More about the course
The first year of study offers students a broad introduction to the literature of their chosen language, and a range of historical options from which to choose. In the second and final year students select from a wide range of courses exploring the literature of their chosen language. They may choose areas related to their History course, which offers options on British, European and World history from the declining years of the Roman Empire to the present day.
Students attend about five lectures a week, participate in regular meetings with tutors to discuss work, do independent research in libraries and write one or two essays a week, as well as completing work for their language classes. The third year is spent abroad, with a wide variety of possible options and destinations. Back in Oxford for the final year, the History and Modern Languages Bridge Essay gives students the opportunity to engage in independent research.
Other related courses
You may be interested in other related or joint schools courses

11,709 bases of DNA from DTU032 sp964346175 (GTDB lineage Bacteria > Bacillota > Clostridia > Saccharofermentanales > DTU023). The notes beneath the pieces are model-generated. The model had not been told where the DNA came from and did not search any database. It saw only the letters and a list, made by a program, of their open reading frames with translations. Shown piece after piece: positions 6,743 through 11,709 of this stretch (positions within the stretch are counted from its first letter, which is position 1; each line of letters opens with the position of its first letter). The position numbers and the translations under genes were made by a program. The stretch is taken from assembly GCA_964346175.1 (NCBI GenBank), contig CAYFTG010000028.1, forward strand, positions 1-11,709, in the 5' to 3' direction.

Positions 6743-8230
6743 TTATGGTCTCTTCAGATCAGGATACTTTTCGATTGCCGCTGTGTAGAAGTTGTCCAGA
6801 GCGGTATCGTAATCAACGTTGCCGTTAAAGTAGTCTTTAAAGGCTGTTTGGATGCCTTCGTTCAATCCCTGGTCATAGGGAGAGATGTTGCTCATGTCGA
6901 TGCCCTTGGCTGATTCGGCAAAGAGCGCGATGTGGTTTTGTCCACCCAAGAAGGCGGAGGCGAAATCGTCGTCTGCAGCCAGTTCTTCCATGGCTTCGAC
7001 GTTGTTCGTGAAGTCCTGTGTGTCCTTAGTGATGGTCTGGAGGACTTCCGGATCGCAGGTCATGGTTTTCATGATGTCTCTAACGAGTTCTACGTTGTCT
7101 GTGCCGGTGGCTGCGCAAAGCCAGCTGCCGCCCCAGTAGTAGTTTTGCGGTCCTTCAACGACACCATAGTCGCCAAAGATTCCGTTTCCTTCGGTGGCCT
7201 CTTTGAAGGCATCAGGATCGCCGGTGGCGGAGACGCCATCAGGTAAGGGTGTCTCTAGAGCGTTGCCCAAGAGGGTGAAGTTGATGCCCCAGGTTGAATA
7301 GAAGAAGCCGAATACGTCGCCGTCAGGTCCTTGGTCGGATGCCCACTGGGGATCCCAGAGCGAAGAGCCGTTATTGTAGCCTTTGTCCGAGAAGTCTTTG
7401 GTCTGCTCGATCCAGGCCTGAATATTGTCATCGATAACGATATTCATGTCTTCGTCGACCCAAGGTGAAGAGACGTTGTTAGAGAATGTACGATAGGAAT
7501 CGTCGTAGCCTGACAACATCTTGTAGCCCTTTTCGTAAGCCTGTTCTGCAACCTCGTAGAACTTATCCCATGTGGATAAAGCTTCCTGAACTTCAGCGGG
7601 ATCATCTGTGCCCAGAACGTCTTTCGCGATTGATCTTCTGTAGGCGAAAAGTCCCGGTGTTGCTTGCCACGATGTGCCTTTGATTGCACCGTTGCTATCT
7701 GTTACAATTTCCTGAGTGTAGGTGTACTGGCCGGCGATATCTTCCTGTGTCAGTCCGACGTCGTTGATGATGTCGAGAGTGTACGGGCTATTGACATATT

History is about people and societies in the past – what made them tick, and why they did what they did. It helps us understand ourselves and others. Studying the past challenges our prejudices, broadens our outlook, and enables us to think for ourselves; writing about the past develops our analytical skills, and teaches us to organise clear and persuasive arguments.
Studying Modern Languages at Oxford offers you a chance to learn in depth about the literature, culture and language of your chosen area.
Classics and Modern Languages
Classics and Modern Languages enables you to combine the study of either one or both of Latin and Ancient Greek with a modern language. The course involves extensive study of major literary texts, alongside training in linguistic skills.
Modern Languages and Linguistics
In this course, students study one modern language together with linguistics, the study of language itself. One half of your course will be half of the Modern Languages course as described on the Modern Languages course page, giving you practical linguistic training and an extensive introduction to the literature and thought of the European language you have chosen. The other half of the course will introduce you to the analysis of the nature and structure of human language.